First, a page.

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United States and China team up against climate change
Two of the main contributers to global greenhouse gas emissions are working on a collaboration to finally take on the world’s biggest challenge. “Both sides recognize that, given the latest scientific understanding of accelerating climate change and the urgent need to intensify global efforts to reduce greenhouse gas emissions, forceful, nationally appropriate action by the United States and China – including large-scale cooperative action – is more critical than ever”, a statement, both countries released lately, reads.
US Secretary of State John Kerry visited Beijing during his tour through the region. The paper could be seen as a step forward, as both states, the world’s two biggest economies, are business rivals. China describes itself as a developing country, which emits far less carbon per capita and therefore should not have to bear the same burden as advanced economies in tackling the problem.
“By agreeing to raise the issue of climate change and energy policy to the ministerial level … we put on an accelerated basis at a higher level our joint efforts with respect to energy and climate”, US Secretary of State Kerry said. “And I think that globally that will be a very significant step and significant message.”
According to Chinese State Councillor Yang Jiechi , the nation’s top foreign policy official, the two sides would “strengthen practical cooperation” in areas including the economy, energy and environmental protection.
“Such action is crucial”, the statement adds, “both to contain climate change and to set the kind of powerful example that can inspire the world.”
DateApril 16, 2013
Tagsagreement, business, carbon emissions, China, climate change, cooperation yang jiechi, economy, john kerry, plan, secretary of state, statement, united states
Climate Change – Back at Business
This year’s edition of the World Economic Forum (WEF) is up and running at the Swiss mountain resort Davos. It’s the place to be, if you have anything to do with finance and business today. Everyone has descended on Davos, from high level media people to the top notch of the business elite. And there’s no shortage of topics on the agenda this year – the lack of global growth, the euro crisis, of course, and what’s happening in the Middle East. Nothing new here.
But surprisingly there IS something new and unexpected on the delegates’ plates, and it’s called climate change. It’s about time, isn’t it? As if to make a point, a collection of reports that call for prompt and substantial action on climate change, development and sustainability is quite impressive, writes the executive director of the Stockholm Environment Institute, Johann L. Kuylenstierna at RTCC, the official observer to the United Nations climate change negotiations.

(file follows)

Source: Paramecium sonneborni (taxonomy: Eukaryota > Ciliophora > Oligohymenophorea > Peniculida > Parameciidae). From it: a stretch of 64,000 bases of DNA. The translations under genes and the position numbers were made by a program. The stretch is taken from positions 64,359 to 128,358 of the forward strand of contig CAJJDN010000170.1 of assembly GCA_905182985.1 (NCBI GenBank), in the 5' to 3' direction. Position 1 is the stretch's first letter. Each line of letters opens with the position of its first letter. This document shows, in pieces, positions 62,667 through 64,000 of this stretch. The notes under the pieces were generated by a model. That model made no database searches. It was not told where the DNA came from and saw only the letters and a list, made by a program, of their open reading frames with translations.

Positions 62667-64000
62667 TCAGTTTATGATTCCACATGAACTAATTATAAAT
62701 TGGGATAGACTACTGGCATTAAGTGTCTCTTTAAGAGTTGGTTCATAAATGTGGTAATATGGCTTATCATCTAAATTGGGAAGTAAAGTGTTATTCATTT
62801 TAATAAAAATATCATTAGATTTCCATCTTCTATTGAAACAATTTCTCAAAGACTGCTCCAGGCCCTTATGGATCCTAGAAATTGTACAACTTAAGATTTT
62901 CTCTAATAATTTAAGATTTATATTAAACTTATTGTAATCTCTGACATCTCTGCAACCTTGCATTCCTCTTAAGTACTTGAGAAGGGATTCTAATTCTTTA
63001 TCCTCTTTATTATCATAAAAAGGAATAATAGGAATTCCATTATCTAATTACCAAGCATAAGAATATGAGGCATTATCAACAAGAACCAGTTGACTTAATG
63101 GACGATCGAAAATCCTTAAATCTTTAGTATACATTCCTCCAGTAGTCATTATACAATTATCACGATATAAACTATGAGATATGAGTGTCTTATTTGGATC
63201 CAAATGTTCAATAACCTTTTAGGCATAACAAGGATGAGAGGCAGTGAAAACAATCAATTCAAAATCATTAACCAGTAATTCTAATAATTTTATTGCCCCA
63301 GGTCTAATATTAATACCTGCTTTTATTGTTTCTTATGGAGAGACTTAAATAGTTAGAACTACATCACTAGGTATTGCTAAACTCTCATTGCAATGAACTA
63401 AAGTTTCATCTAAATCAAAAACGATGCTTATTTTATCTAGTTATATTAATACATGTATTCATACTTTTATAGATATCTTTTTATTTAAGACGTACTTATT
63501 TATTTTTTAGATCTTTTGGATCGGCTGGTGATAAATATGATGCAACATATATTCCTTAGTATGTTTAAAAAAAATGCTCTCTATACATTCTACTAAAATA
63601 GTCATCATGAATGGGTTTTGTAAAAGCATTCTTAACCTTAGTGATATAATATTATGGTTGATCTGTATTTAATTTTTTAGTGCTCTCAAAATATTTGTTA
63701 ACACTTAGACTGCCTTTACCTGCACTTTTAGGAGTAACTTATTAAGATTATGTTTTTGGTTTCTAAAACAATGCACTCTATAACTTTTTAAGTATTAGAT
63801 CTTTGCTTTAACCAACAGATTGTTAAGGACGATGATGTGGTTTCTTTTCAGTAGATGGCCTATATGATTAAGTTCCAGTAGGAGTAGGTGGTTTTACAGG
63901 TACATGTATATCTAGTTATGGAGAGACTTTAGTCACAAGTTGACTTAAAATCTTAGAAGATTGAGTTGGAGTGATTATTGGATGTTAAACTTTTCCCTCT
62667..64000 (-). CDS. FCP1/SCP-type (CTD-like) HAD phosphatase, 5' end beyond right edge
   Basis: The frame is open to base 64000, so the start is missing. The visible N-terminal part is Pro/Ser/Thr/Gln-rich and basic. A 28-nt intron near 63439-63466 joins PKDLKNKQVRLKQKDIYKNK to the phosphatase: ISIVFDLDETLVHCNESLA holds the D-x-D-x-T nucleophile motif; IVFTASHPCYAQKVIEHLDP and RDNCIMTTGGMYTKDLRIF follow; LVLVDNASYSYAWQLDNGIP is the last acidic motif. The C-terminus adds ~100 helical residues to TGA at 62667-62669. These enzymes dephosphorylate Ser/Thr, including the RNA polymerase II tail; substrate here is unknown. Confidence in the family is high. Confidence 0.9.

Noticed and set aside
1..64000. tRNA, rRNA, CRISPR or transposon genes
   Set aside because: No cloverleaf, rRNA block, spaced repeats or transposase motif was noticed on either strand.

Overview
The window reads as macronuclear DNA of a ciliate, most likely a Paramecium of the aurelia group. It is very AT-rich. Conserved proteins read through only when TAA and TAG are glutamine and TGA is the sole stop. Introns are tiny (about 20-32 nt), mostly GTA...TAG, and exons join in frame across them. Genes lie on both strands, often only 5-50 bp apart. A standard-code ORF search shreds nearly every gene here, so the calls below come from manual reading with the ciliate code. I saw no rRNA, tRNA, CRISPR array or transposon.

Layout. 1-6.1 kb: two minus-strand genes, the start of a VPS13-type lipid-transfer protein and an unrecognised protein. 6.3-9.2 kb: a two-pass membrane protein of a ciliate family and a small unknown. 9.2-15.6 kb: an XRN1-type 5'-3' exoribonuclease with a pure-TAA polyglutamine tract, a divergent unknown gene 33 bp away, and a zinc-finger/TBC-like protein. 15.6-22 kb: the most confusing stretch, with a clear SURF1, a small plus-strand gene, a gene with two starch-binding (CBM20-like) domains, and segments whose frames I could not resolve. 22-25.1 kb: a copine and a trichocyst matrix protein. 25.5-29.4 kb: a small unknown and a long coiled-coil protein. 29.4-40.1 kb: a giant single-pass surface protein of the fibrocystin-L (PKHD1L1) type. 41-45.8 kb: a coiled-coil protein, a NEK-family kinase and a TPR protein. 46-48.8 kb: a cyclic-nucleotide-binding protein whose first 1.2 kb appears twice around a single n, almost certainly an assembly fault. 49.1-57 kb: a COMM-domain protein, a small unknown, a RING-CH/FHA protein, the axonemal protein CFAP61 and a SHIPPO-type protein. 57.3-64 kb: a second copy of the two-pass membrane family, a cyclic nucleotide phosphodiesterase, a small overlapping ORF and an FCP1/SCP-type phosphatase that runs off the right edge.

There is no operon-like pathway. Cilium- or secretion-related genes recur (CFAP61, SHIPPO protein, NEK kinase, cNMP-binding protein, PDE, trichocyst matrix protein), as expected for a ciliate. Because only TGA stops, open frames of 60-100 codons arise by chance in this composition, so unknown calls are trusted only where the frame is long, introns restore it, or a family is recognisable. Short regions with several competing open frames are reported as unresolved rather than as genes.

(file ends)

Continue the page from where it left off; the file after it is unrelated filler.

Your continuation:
There certainly have been a lot of eye-opening climate events over the last year that have grabbed the headlines and left plenty of people baffled. Like the highly debated “pause” in the rise of global temperatures, the inconceivable return of Arctic sea ice or temperatures in Australia that were so high that the Bureau of Meteorologists had to add an extra color to its heat scale.
Two days ago, UN Secretary General Ban Ki-moon called climate change a top priority issue alongside with Syria. That may help the 2,500 people in Davos focus on the climate.
There are quite a few papers and reports that take a look at climate change and it’s implications. The Green Growth Action Alliance led by former Mexican President Felipe Calderón quotes figures that are a stiff wake-up call: some $14 trillion will be needed, say researchers, to be spent on low-carbon industry and infrastructure until 2030. That translates to an investment of $700 billion a year! Calderón’s message is clear: there is no time to waste.
And there’s more: The Global Risks Report 2013 says that stresses on economic and environmental systems are on a “collision course” that could pose “unprecedented challenges” to global and national resilience. Others build cases for addressing climate issues in supply chains and as a strategic response to consumer demands.
None of this is exactly new. But the sheer number of notes or speeches lately could give the climate some momentum in Davos and beyond. Even the fact that US president Barack Obama declared it necessary for the United States to respond to climate change may have been an important sign in itself.
DateJanuary 25, 2013
Tags2013, business, change, climate, Davos, development, environment, investment, kuylenstierna, Obama, rtcc, schockholm, sustainability, WEF, World Economic Forum